Whig hold Swing +8.2
Majority 6 0.2 −0.1
Conservative gain from Radical Swing −10.5
By-election, 21 October 1851: Bradford[23]
Party Candidate Votes % ±
Whig Robert Milligan Unopposed
Whig hold
  • Caused by the death of Busfield.

Elections in the 1840s[edit]

1847 General Election: Bradford[1][23]
Party Candidate Votes % ±
Whig William Busfeild 937 26.5 −37.3
Radical Thomas Perronet Thompson 926 26.2 N/A
Conservative Henry Wickham Wickham 860 24.3 +6.1
Conservative Gathorne Hardy 812 23.0 +4.8
Turnout 1,768 (est) 84.9 (est) +3.1
Registered electors 2,083
Majority 11 0.3 N/A
Whig hold Swing −24.1
Majority 66 1.9 N/A
Radical gain from Conservative Swing N/A
By-election, 16 September 1841: Bradford[1][23][3]
Party Candidate Votes % ±
Whig William Busfeild 526 50.2 −13.6
Conservative William Wilberforce 522 49.8 +13.5
Majority 4 0.4 N/A
Turnout 1,048 75.0 −6.8
Registered electors 1,398
Whig hold Swing −13.6
  • Caused by Lister's death
1841 General Election: Bradford[1][23][3]
Party Candidate Votes % ±
Conservative John Hardy 612 36.3
Whig William Cunliffe Lister 540 32.0
Whig William Busfeild 536 31.8
Majority 72 4.3 N/A
Turnout 1,144 81.8
Registered electors 1,398
Conservative gain from Whig Swing
Whig hold Swing

Elections in the 1830s[edit]

1837 General Election: Bradford[1]
Party Candidate Votes % ±
Liberal Ellis Cunliffe Lister 635
Liberal William Busfield 621
Conservative John Hardy 443
Conservative William Ferrand 383
Turnout
Liberal gain from Conservative Swing
Liberal hold Swing
1835 General Election: Bradford[1]
Party Candidate Votes % ±
Conservative John Hardy 611
Liberal Ellis Cunliffe Lister 589
Liberal George Hadfield 392
Turnout
Conservative gain from Liberal Swing
Liberal hold Swing
1832 General Election: Bradford[1]
Party Candidate Votes % ±
Liberal Ellis Cunliffe Lister 650
Liberal John Hardy 471
Liberal George Banks 402
Turnout
Liberal hold Swing
Liberal hold Swing

Note

References[edit]

  1. ^ a b c d e f g Craig, F. W. S. (1989). British electoral facts, 1832-1987. Dartmouth. ISBN 0-900178-30-2.
  2. ^ Leigh Rayment's Historical List of MPs – Constituencies beginning with "B" (part 4)
  3. ^ a b c d e f g h i Stooks Smith, Henry (1845). The Parliaments of England, from 1st George I., to the Present Time. Vol II: Oxfordshire to Wales Inclusive. London: Simpkin, Marshall, & Co. pp. 144–145. Retrieved 28 October 2018 – via Google Books.
  4. ^ "The Yorkshire Elections". Leeds Times. 15 July 1837. p. 4. Retrieved 28 October 2018 – via British Newspaper Archive. (Subscription required (help)).
  5. ^ Peacock, A. J. (1969). Bradford Chartism: 1838-1840. York: St. Anthony's Press. p. 9. ISBN 090070103X. Retrieved 28 October 2018 – via Google Books.
  6. ^ a b Richard Bartholomew Mosse (1837). The parliamentary guide, a concise biography of the members of both houses of parliament. p. 142. Retrieved 13 March 2013.
  7. ^ a b Koditschek, Theodore (1990). "The challenge of Chartism". Class Formation and Urban Industrial Society: Bradford 1750-1850. Cambridge: Cambridge University Press. p. 513. ISBN 0521327717. Retrieved 17 April 2018.
  8. ^ a b c d "Bradford Election". Leeds Intelligencer. 31 July 1847. p. 4. Retrieved 17 April 2018 – via British Newspaper Archive. (Subscription required (help)).
  9. ^ "Latest Election Intelligence". Morning Post. 1 July 1841. p. 3. Retrieved 28 October 2018 – via British Newspaper Archive. (Subscription required (help)).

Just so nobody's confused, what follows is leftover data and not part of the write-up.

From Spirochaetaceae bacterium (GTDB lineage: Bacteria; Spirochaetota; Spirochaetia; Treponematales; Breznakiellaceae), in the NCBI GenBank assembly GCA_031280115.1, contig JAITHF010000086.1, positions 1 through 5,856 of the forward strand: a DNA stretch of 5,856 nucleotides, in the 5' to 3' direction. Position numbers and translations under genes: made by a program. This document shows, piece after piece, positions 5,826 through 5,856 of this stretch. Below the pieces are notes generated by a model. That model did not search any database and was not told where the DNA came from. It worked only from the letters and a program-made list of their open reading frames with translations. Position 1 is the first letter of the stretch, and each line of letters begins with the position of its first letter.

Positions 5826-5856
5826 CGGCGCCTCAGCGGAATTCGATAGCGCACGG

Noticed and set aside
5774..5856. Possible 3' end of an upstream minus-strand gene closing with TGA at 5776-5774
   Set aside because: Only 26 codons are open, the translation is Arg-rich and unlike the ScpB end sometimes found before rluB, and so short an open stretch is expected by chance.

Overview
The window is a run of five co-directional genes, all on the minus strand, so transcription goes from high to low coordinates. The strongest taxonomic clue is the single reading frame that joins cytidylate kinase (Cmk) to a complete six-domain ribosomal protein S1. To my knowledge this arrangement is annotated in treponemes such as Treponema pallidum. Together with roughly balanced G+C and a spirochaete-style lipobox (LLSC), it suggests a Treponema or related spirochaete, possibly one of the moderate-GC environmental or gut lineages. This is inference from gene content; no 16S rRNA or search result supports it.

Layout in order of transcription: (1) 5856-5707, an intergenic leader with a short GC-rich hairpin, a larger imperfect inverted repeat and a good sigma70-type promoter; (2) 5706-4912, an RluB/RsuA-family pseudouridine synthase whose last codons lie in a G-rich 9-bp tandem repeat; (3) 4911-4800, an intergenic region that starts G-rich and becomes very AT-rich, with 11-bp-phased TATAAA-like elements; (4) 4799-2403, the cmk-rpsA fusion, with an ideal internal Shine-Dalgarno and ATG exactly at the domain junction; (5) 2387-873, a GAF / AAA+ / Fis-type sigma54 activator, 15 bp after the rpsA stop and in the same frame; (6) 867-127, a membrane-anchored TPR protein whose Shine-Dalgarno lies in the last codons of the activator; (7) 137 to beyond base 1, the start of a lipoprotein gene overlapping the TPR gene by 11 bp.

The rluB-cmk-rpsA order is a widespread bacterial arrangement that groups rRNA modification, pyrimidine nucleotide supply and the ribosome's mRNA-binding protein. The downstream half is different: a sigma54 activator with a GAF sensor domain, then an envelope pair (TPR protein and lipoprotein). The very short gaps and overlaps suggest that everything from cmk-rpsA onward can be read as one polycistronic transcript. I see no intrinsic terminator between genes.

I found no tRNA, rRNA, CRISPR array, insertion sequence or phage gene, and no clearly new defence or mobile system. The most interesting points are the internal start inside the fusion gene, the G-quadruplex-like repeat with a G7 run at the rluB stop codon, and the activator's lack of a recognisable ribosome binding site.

10. ^ "Elections Decided". Manchester Courier and Lancashire General Advertiser. 10 July 1841. p. 6. Retrieved 28 October 2018 – via British Newspaper Archive. (Subscription required (help)).
  11. ^ a b  Robinson, Henry James (1898). "Thompson, Thomas Perronet". In Lee, Sidney. Dictionary of National Biography. 56. London: Smith, Elder & Co.
  12. ^ a b Turner, Michael J. (January 2001). "Radical Opinion in an Age of Reform: Thomas Perronet Thompson and the "Westminster Review"". History. 86 (281): 18–40. JSTOR 24425286.
  13. ^ a b Turner, Michael J. (2005). ""Raising up Dark Englishmen": Thomas Perronet Thompson, Colonies, Race, and the Indian Mutiny". Journal of Colonialism and Colonial History. 6 (1). doi:10.1353/cch.2005.0025. Retrieved 17 April 2018.
  14. ^ a b Turner, Michael J. (2005). "'Setting the captive free': Thomas Perronet Thompson, British Radicalism and the West Indies, 1820s–1860s". A Journal of Slave and Post-Slave Studies. 26 (1): 115–132. doi:10.1080/01440390500058921. Retrieved 17 April 2018.
  15. ^ Cox, Sheila (1987). "The Travelling Scotchmen: The Milligans of Dumfriesshire and Yorkshire". The Bradford Antiquary. Third. 3: 27–38. Archived from the original on 15 October 2006. Retrieved 17 April 2018.
  16. ^ "Bradford Election". Leeds Times. 25 October 1851. p. 6. Retrieved 17 April 2018 – via British Newspaper Archive. (Subscription required (help)).
  17. ^ "Notices to Correspondents". Bradford Observer. 2 October 1851. p. 4. Retrieved 17 April 2018 – via British Newspaper Archive. (Subscription required (help)).
  18. ^ "Nominations and Re-Elections". Elgin Courant, and Morayshire Advertiser. 9 July 1852. p. 3. Retrieved 17 April 2018 – via British Newspaper Archive. (Subscription required (help)).
  19. ^ "Summary". Falkirk Herald. 8 July 1852. p. 2. Retrieved 17 April 2018 – via British Newspaper Archive. (Subscription required (help)).
  20. ^ "Bradford". Jersey Independent and Daily Telegraph. 21 March 1857. p. 2. Retrieved 17 April 2018 – via British Newspaper Archive. (Subscription required (help)).
  21. ^ "Election News". Lancaster Gazette. 4 April 1857. p. 3. Retrieved 17 April 2018 – via British Newspaper Archive. (Subscription required (help)).
  22. ^ Milgate, Murray (1999). "Thomas Perronet Thompson". Economists at Queens'. Queen's College, Cambridge. Archived from the original on 25 September 2006. Retrieved 17 April 2018.
  23. ^ a b c d e f g h i j k l m n o p Craig, F. W. S., ed. (1977). British Parliamentary Election Results 1832-1885 (e-book)|format= requires |url= (help) (1st ed.). London: Macmillan Press. pp. 57–58. ISBN 978-1-349-02349-3.
  24. ^ "Bradford Election". Bradford Observer. 5 February 1874. p. 8. Retrieved 28 December 2017 – via British Newspaper Archive. (Subscription required (help)).